LEWISTON, N.Y. – By mid-morning a rising northeast wind had combined with the 40-degree temperature to add a razor’s edge nick to the pelting rain.

Brian McCarthy snugged up his raincoat, checked his bait and made another cast.

We’d landed and released a few football-size smallmouth bass from the Niagara River and missed the hookset on a couple more. But overall, fishing had been slow, almost certainly a byproduct of the challenging and unstable weather conditions. The 20-foot Lund swerved through the swirling currents. McCarthy’s rod bowed and for an instant he suspected another hang up.

Then the line moved. A bulldogged fight brought an arm’s length lake trout to hand.

“How big, you think?” McCarthy asked, happily holding the salmonid with an Original Fish Grip tool made by his Jackson, Miss.-based employer.

Capt. Joe Marra eyed the silvery and gray tinted fish.

“About 9 pounds. Maybe 10.”

We had been employing a tried-and-true approach: drifting bait (minnows and trout egg) from three-way swivel rigs along the rocky riverbed through the churning, roiling, cross currents that define a 300-yard stretch of the Niagara River known as Devil’s Hole. The area is located about six miles below Niagara Falls and immediately upstream from the imposing Robert Moses Niagara Hydroelectric Power Station and its Canadian counterpart, the equally formidable Sir Adam Beck Hydroelectric Power Station.

Marra, who fishes about 70 days a year around his day job as an inventory manager for a regional beer distributorship, decided to change tactics. He exchanged the bait rods for long-lined, deep-running crank-bait rigs.

Two drifts. Two steelhead, the largest about 15 pounds.

“That’s more like it,” said Marra, whose sunny, optimistic angling outlook came through even on the dreariest day.

The mighty Niagara

The Niagara River flows northward from Lake Erie for about 30 miles before emptying into Lake Ontario. It’s a powerful, productive and historic slice of water that forms the border between western New York and Ontario, Canada, and, of course, is primarily defined by the famous waterfalls that bear its name. But the river, along with the two Great Lakes that feed and receive it, form one of the most diverse and productive sport fisheries found anywhere.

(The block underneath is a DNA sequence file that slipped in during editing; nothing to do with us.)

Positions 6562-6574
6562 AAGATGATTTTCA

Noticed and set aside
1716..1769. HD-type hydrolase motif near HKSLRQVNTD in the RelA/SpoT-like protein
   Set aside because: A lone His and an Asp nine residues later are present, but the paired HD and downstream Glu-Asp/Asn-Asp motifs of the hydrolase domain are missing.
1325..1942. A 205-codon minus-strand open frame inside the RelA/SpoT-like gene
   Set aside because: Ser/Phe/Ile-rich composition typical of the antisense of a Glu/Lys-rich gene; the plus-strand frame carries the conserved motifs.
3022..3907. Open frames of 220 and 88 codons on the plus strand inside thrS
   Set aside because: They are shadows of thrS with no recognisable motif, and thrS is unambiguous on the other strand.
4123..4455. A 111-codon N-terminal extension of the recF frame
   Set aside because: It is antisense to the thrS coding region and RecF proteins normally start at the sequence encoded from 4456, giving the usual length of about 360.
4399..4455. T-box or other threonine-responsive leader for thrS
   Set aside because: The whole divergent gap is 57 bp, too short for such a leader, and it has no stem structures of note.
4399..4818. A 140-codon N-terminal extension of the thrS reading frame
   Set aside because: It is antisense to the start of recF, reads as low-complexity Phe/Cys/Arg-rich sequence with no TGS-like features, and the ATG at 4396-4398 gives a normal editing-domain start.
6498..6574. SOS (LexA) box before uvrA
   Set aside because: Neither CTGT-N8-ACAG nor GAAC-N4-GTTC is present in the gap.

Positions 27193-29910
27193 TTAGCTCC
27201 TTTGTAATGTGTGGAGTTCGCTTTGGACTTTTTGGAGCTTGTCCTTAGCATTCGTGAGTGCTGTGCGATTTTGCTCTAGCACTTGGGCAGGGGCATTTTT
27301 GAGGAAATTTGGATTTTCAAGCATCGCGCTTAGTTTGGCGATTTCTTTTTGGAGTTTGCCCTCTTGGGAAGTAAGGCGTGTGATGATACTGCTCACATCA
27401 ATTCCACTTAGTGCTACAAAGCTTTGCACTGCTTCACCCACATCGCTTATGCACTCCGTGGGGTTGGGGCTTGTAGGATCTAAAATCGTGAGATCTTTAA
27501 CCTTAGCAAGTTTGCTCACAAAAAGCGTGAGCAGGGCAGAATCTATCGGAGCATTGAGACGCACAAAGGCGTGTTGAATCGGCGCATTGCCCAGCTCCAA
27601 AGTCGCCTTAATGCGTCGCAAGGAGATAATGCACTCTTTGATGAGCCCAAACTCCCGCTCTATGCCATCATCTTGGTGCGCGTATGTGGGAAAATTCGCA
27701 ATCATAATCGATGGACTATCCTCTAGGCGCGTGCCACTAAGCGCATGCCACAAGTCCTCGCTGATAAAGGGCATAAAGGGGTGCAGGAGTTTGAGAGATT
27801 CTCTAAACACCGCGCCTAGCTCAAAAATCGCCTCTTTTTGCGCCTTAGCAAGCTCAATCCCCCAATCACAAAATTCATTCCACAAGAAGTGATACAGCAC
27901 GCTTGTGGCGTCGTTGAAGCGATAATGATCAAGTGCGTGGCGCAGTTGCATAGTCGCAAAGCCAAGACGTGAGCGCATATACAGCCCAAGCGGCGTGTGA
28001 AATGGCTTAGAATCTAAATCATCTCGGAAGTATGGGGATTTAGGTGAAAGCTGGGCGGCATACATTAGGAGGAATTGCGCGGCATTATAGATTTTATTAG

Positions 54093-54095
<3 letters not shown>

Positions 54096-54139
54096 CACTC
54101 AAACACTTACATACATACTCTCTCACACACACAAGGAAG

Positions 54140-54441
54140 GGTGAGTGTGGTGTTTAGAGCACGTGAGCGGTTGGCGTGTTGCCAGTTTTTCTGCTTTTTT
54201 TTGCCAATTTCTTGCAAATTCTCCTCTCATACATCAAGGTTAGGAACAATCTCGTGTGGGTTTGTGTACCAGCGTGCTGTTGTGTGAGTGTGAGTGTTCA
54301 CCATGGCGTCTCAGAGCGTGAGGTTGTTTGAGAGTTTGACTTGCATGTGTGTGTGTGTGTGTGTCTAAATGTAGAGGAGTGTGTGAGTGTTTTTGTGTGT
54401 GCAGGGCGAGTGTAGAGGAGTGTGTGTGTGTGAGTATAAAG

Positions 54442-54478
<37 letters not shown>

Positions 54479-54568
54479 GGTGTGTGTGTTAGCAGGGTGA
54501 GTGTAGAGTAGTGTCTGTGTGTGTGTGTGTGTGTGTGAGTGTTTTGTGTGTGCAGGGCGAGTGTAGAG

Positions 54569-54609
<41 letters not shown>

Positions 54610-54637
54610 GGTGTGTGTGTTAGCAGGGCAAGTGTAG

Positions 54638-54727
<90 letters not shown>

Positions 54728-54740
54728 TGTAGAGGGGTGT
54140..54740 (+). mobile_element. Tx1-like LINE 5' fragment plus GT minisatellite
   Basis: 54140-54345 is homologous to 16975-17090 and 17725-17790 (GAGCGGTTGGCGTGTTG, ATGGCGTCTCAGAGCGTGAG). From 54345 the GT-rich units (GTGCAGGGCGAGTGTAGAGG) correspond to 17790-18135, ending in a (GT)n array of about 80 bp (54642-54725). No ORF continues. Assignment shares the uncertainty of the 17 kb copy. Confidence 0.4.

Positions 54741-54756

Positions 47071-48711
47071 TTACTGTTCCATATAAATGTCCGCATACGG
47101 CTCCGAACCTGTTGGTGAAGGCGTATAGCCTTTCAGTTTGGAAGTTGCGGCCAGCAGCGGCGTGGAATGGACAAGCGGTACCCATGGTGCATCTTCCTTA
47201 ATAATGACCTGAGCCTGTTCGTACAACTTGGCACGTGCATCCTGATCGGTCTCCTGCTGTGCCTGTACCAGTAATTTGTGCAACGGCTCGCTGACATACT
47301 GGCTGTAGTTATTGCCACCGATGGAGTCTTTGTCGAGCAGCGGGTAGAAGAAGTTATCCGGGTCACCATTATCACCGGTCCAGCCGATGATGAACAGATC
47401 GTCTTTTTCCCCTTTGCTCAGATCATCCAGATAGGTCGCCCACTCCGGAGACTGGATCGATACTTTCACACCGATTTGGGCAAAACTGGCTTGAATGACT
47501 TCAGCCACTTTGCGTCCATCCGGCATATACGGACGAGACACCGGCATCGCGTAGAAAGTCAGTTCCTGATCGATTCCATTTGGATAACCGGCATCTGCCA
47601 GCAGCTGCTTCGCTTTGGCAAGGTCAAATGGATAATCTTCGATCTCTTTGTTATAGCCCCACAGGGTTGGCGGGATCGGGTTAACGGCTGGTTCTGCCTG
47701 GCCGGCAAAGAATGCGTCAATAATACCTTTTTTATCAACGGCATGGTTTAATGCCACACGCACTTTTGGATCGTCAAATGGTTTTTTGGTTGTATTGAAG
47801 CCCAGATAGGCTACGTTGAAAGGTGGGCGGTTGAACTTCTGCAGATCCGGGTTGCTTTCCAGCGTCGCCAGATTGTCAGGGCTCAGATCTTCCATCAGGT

Marra has been fishing these waters all his life, as has Capt. Frank Campbell, who owns and operates Niagara Region Charter Service and for whom Marra occasionally guides. Both men view the river above and below the falls as separate fisheries, equally productive but markedly different.

“Lake Erie and the upper river are generally thought of as a warm water, or cool water, species area and the lower river and Lake Ontario is more cold water species mixed with a few warm water species,” said Campbell, who has been guiding full-time on these waters for more than 20 years and enjoys a customer base that’s two generations deep.

“In the lower river and (Lake) Ontario it’s predominately steelhead, brown trout and lake trout,” he said. “Also salmon. And we do have some of the warm water species; smallmouth bass, muskellunge, walleye and a few others.”

For anglers plying the upper Niagara and Lake Erie, the predominant sportfish are smallmouth bass, walleye and muskellunge.

It’s a combination that provides year-round action.

“We fish for cold water species basically from November to the end of May and warm water species from May to November or December, depending on the weather,” Campbell said. “I really just like to fish and I’m kind of spoiled in that I can pick and choose what I want to fish for.”

So are his fishermen.

“This was my first time to fish this area,” McCarthy, who is business development manger for Jackson, Miss.-based United Plastic Molders, said after the near hypothermic morning that yielded smallmouth bass, steelhead and lake trout from the same patch of water. “I wasn’t fully aware of the very fertile fishing grounds in this area.

“But if you fish the Niagara, to enjoy this experience to the fullest, you should have an experienced guide that knows the quirks of the river,” he added. “It was crazy hooking that steelhead at Devil’s Hole and finally landing the fish as the boat spun like a top down at the power stations because of the strong currents. I couldn’t have done it without Capt. Joe.”

The wonders of Devil’s Hole